Itchy Trigger Finger? How About Itchy Brain?
Police work is very dangerous, often involving bad people with guns, and one of the most dangerous policing tasks is searching and clearing a house. This is where the police go room to room through a building, in pursuit of a suspect, who may be armed and dangerous. The police officer must be fully prepared to shoot–finger on the trigger, mind alert–in case he or she does confront a suspect who is armed and ready to shoot. But the officer must also have the self-restraint not to pull the trigger if he or she bursts into a room and confronts an innocent bystander.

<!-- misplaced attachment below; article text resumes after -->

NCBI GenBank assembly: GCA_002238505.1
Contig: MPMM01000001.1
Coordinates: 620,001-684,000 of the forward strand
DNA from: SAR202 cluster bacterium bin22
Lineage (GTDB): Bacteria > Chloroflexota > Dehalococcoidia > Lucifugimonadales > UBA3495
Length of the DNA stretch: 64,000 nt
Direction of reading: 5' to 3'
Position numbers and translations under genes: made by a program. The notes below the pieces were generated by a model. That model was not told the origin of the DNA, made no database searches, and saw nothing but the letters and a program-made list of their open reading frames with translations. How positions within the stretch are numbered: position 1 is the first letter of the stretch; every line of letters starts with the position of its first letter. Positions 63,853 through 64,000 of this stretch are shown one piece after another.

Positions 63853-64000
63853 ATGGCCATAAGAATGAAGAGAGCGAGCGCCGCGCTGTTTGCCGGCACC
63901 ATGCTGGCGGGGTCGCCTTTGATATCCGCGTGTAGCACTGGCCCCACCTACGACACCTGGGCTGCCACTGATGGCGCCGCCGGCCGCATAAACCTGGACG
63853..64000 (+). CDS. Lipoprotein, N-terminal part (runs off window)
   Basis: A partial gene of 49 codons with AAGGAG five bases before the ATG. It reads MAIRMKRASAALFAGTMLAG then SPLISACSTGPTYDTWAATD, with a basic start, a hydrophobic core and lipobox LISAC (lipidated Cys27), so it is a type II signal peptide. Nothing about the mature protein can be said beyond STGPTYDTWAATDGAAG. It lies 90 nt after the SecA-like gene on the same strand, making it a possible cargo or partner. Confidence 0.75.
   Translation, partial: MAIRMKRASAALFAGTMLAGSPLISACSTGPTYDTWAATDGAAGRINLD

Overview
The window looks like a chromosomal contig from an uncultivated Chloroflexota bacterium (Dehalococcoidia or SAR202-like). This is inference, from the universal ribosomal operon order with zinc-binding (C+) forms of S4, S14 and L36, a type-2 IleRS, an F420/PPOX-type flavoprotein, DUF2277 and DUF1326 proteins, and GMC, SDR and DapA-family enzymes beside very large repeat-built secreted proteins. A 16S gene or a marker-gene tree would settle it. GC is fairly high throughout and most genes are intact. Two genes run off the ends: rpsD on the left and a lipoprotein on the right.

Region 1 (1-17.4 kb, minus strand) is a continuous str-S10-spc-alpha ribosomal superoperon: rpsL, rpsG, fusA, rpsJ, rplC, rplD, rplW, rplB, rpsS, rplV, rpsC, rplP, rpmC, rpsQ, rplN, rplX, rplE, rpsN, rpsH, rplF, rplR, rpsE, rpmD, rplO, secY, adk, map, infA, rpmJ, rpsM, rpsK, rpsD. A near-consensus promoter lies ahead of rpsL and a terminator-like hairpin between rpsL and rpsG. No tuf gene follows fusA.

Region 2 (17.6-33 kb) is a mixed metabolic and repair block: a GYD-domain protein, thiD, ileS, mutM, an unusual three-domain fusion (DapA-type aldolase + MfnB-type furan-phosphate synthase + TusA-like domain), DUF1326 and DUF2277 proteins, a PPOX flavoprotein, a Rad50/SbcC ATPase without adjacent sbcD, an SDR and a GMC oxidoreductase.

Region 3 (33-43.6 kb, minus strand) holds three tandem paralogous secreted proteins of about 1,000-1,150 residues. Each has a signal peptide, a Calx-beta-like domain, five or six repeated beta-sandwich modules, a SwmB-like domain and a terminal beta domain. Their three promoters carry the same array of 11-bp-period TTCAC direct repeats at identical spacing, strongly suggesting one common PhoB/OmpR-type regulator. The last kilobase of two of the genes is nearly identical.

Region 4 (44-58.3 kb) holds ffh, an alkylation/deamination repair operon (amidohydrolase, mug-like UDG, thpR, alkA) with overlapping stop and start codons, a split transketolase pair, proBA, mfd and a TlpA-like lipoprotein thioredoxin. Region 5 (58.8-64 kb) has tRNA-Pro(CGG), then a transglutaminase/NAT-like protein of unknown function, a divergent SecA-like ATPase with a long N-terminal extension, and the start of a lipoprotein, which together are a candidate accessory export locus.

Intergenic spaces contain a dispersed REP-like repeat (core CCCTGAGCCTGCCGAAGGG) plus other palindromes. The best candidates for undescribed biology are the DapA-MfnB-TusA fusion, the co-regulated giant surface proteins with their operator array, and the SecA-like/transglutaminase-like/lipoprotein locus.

Getting this right is cognitively challenging, which is one reason innocent people get shot–not just by the police but by soldiers as well. Shooting a gun involves a complex cascade of actions, each linked to a specific cognitive ability. From a psychological perspective, a police officer in this frightening situation must mentally inhibit an already initiated action–stop in his tracks, cognitively–in order not to squeeze the trigger if an innocent person is detected. And it all happens instantaneously.
Psychological scientist Adams Biggs of Duke University has been studying shooting performance and cognition. As part of this project, he has —> Read More Here